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4.4 out of 5 stars40
4.4 out of 5 stars
Format: Hardcover|Change
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on 23 September 2013
Loved this book though daunted at reviewing it in case my recent immersion in Journalese causes the odd word to slip in to my review. But review it I must because I want everyone to read it as it adds such a lot to your daily newspaper read. Unbelievable how many of these words/phrases appear everyday once you start to look for them. Difficult book to read in company e.g. my commute, as I constantly wanted to read whole sections to my fellow commuters! Partly to explain my laughing aloud!

A great read, a great Christmas present (anyone being given this book for Christmas would be flattered that you were letting them in on the secret)and great for the imaginative Scrabble player!
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on 6 February 2014
A purchased this because of a recommendation from a friend, my friend was very right in the fact that I would enjoy it. I have always been fascinated by some of the odd language we encounter during our day to day lives. Journalists manage to hide some very odd and interesting language in plain sight, this book highlights exactly what they are trying to say.

You will read this book and smirk to yourself (if you have a sense of humour) when you come across much of the language when reading the papers the next day. Well written and a pleasure to read.
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on 25 November 2013
An excellent insight into why journalists use the language the way they do and what they really mean. A great way to while away a wet afternoon
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on 2 February 2014
Very funny book for anyone who takes more than a passing interest in the art of journalism. I would have thought this would be particularly well devoured by working journos thanks to the sprinkling of inside jokes.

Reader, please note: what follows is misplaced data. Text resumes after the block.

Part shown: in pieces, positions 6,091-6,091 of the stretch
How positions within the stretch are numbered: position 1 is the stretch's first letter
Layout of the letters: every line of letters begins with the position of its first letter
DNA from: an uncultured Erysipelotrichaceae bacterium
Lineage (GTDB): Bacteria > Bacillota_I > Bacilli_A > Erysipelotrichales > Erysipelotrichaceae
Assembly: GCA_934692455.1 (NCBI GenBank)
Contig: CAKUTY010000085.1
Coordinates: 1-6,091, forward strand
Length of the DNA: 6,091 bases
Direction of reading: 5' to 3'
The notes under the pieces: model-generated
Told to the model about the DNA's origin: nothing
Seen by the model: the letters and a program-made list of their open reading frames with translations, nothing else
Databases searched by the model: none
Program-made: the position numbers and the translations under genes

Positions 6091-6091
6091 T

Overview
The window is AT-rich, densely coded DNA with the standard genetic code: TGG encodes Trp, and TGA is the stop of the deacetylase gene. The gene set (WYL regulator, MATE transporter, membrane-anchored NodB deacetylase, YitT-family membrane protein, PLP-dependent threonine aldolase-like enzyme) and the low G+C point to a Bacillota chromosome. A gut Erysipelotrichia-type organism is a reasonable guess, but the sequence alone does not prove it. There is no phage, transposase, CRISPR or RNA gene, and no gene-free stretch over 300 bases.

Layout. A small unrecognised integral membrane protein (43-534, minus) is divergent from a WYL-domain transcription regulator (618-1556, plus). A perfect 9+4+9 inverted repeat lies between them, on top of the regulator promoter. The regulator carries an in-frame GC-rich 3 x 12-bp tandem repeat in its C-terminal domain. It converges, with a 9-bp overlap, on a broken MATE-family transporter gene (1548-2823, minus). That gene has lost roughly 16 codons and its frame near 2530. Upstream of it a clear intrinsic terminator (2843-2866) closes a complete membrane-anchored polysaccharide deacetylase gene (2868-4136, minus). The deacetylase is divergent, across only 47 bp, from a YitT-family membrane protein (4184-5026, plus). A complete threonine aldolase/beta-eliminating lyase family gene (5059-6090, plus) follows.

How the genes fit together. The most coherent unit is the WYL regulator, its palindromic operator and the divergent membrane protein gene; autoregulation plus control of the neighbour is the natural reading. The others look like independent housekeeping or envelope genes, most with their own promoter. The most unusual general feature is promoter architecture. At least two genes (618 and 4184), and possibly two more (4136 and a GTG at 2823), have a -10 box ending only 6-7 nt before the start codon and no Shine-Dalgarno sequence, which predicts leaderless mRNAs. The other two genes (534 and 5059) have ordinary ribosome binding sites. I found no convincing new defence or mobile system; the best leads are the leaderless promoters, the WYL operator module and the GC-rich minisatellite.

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on 27 October 2013
Very amusing and enlightening eplanation of newspaper speak. The little hardback is so well laid out, itis easy to pick up and dip into. Great, liked it a lot.
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TOP 1000 REVIEWERon 25 August 2015
Fritz Spiegel did this over thirty years ago in "Keep Taking the Tabloids" (second hand copies still available on Amazon).

It is amazing how much that he noted in 1983 is still true - in the red top tabloids (and nowhere else) people still "quaff" alcoholic drinks and "munch" food; police still "swoop" (or "pounce" if they were there already).

This is a handy and entertaining update on the theme, but it isn't original.
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on 1 February 2014
Very funny, but possibly a little entre nous. Romps Tots and Boffins also has the merit of being true - and the little observations are quite clever. As Robert says, foreign Correspondents, for example don't ever just drop in where they've been on their travels, they mention it in the context of saying something entirely different. Well spotted Robert, I can see you've been to those parties where foreign corrs. relentless expound their 'when I' stories to one another. rb
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on 25 August 2014
A really interesting commentary on the language used by journalists. Well worth reading. The chapters are themed, e.g. Politics, Sex, Death etc. and after a little introductory bit there are then a set of definitions for each of the terms. As well as being informative there is also a sense of humour to it and several of the entries made me chuckle out loud as I read them.

Definitely worth a read if you have an interest in language.
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on 1 November 2013
Very worthy of my 5 sta rating.Absolutely fascinating A good insight into the working world of the journalist word usage
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on 26 March 2014
Nifty, brief and powerful writing that isn't meant to be anything other than a succinct digest. Helpful for media students and teachers without personal experience of the paper news world and its view: maybe the acerbic humour born of the media warfare state of mind may not be understood at first glance but I can sadly assure you it's genuine.
Kindle format works best in portrait setting and index is handy and functional.
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